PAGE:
Attorneys for Appellant                    
Steve Carter                            
Attorney General of Indiana

Andrew A. Kobe
Deputy Attorney General
Indianapolis, Indiana
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In the
Indiana Supreme Court
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No. 79S05-0402-CR-93


State of Indiana,
                                Appellant (Plaintiff below),

v.

Loren Akins,
                                Appellee (Defendant below).
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Appeal from the Tippecanoe Superior Court, No. 79D06-0112-DF-258
The Honorable Michael A. Morrissey, Judge
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On Petition To Transfer from the Indiana Court of Appeals, No. 79A05-0210-CR-520
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March 30, 2005



Dickson, Justice.
In this interlocutory appeal, the State challenges the decision of the trial court granting the defendant's motion to dismiss Count II, which charged as a class D felony that the defendant operated a vehicle while intoxicated while having a prior conviction for operating a vehicle while intoxicated. See footnote The issue is whether the defendant's prior conviction in Michigan qualifies to su bject the defendant to the class D felony charge. The Court of Appeals affirmed the dismissal. State v. Akins, 795 N.E.2d 1093 (Ind. Ct. App. 2003). We granted transfer, 812 N.E.2d 796 (Ind. 2004), and now reverse.

The Court notes that the defendant has chosen not to file an appellee's brief either at the Court of Appeals or before this Court. This does not mean the defendant has conceded that the State's position is correct. See Luthern Hosp. of Fort Wayne, Inc. v. State Dep't of Public Welfare, 571 N.E.2d 542, 544 n.1 (Ind. 1991). It does mean, however, that we may apply a less stringent standard of review: the State needs only to make a prima facie showing of error to merit reversal. See In re Marriage of Ransom, 531 N.E.2d 1171, 1172 (Ind. 1988); Fagan v. Royer, 244 Ind. 377, 193 N.E.2d 64 (1963); City of Connersville v. Adams, 122 Ind. App. 581, 584-585, 105 N.E.2d 912, 913-14 (1952). Because we conclude that the dismissal was incorrect as a matter of law, however, we do not apply this lesser standard of review in this case.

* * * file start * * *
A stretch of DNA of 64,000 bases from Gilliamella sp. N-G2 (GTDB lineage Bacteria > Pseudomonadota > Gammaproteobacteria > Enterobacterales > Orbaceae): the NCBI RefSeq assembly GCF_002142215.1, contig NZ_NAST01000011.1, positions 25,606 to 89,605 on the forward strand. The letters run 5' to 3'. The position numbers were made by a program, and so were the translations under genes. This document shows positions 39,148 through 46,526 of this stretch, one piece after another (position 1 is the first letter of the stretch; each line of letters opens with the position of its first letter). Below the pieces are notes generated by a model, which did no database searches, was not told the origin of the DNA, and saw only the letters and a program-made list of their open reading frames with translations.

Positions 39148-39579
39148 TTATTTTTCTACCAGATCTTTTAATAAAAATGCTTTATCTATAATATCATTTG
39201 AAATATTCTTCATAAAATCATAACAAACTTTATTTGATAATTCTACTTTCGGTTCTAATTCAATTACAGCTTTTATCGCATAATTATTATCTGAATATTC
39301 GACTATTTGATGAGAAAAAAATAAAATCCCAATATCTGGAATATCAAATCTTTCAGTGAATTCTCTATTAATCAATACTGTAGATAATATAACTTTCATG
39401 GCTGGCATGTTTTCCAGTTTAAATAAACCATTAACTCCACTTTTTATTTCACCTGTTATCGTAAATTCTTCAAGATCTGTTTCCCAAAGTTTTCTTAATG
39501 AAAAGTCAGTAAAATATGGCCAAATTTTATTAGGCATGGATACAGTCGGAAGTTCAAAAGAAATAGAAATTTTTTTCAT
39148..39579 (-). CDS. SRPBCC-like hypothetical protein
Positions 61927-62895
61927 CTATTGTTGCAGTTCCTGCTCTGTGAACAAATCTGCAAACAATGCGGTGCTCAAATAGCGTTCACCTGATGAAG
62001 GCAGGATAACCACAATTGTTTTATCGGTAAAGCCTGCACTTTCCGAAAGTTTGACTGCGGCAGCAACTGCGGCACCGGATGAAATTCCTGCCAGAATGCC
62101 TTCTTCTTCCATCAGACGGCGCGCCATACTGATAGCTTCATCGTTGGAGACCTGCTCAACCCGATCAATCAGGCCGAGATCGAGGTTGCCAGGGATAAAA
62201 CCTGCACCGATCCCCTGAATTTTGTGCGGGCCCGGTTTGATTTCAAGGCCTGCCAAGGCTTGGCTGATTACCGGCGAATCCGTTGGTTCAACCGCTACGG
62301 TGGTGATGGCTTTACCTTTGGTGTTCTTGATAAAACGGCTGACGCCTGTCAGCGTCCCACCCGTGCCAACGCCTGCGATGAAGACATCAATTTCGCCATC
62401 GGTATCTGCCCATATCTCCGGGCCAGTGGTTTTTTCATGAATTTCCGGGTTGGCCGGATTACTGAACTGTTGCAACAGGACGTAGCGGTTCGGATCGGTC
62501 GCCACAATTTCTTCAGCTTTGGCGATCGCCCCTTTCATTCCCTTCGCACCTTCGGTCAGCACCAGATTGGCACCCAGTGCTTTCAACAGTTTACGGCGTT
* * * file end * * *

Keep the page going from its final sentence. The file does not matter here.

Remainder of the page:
The dismissed Count II charged the defendant with a class D felony under Indiana Code § 9-30-5-3, under which a person operating a vehicle while intoxicated in violation of "section 1 or 2 of this chapter See footnote commits a Class D felony if . . . the person has a previous conviction of o perating while intoxicated that occurred within the five (5) years immediately preceding the occurrence of the violation of section 1 or 2 of this chapter." The phrase "previous conviction of operating while intoxicated" is defined in relevant part as a previous conviction "[i]n any other jurisdiction in which the elements of the crime for which the conviction was entered are substantially similar to the elements of a crime described in Indiana Code sections 9-30-5-1 through 9-30-5-9." Ind. Code § 9-13-2-130.

Count II charged that the defendant was convicted December 6, 1999, of operating a vehicle while intoxicated in Berrien District Court, Berrien County, Michigan. In support of its motion to correct error, the State submitted evidence of the defendant's said Michigan conviction upon the charge that he "did operate a vehicle . . . while being under the influence of intoxicating liquor, or having an alcohol content of 0.10 grams or more per 100 milliliters of blood; contrary to MCL 257.625(1); MSA 9.2325(1). [257.6251-A]" Appellant's Appendix at 68, 73.